# Integration problem

1. Nov 27, 2007

### tunabeast

1. The problem statement, all variables and given/known data
Compute the following antiderivative $$\int (sin^3(x))(cos^4(x)) dx$$

2. Relevant equations

3. The attempt at a solution
If this problem requires use of integration by parts i'm struggling to work out to split it up and make it manageable. Have searched countlessly for a similar example on the net but have had no luck. Thanks

2. Nov 27, 2007

### HallsofIvy

Staff Emeritus
There is a standard "method" when you have a trig function to an odd power.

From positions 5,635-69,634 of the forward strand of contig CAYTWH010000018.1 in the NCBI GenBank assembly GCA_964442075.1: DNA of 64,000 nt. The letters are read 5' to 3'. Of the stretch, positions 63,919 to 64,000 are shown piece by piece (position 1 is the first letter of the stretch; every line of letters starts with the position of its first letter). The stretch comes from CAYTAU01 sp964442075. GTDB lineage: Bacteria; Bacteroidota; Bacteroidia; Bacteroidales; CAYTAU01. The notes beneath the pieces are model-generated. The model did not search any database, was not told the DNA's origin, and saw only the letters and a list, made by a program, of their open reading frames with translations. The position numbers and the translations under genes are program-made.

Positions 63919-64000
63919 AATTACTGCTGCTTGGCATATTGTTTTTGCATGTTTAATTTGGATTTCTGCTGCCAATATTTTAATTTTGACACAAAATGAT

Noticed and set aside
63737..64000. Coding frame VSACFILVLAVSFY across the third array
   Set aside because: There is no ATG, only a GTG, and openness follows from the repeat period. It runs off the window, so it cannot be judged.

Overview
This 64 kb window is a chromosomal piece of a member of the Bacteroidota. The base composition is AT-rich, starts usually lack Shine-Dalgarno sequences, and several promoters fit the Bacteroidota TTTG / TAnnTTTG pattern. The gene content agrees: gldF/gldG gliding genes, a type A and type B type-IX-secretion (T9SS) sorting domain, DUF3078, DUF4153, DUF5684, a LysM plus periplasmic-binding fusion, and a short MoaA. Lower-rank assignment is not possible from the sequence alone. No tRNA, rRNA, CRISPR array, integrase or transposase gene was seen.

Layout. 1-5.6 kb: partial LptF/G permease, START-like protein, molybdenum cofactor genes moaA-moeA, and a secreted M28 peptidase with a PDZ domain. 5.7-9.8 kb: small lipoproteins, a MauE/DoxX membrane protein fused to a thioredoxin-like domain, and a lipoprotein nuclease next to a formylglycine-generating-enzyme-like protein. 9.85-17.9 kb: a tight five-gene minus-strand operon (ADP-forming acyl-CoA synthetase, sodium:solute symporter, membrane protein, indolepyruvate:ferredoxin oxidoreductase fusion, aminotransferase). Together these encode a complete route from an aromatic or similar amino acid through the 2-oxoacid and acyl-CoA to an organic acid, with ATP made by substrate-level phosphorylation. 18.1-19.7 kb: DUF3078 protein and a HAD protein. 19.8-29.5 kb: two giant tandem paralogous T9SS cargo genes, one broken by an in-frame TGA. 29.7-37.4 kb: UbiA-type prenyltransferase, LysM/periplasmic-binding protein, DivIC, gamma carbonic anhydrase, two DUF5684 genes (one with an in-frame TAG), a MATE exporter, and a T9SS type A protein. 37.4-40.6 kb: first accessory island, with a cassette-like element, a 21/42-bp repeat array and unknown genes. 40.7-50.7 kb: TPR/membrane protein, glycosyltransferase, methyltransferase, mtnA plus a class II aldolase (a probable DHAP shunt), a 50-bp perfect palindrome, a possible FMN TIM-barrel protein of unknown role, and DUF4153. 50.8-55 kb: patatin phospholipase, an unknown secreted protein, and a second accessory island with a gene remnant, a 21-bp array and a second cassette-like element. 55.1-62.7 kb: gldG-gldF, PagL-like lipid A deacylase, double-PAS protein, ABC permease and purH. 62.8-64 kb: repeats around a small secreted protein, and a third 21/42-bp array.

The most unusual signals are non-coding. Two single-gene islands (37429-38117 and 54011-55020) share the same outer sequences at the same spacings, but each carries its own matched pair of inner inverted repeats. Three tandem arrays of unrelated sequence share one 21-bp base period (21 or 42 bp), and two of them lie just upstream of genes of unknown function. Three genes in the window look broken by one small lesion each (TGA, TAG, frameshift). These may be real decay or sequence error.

Since sin(x) it to the 3rd power, take one out to use with dx, convert sin2(x) to cos:
$$\int sin^3(x)cos^4(x)dx= \int sin^2(x)cos^4(x) sin(x)dx= \int (1- cos^2(x))cos^4(x) sin(x)dx[/itex] Now what substitution will make that easy? 3. Nov 27, 2007 ### fikus All you should do is new variable u = cos(x). You'll get integral u^4-u^6. 4. Nov 27, 2007 ### colby2152 Actually, [tex]u^6 - u^4$$ due to the negative in the derivative of $$cos(x)$$

Last edited: Nov 27, 2007
5. Nov 27, 2007

### tunabeast

fikus what do you mean, i can do a substitution straight away?

6. Nov 27, 2007

### rocomath

you can once you find that the derivative of your substitution appears in your original problem

7. Nov 27, 2007

### HallsofIvy

Staff Emeritus
I believe that is what everyone as been trying to tell you!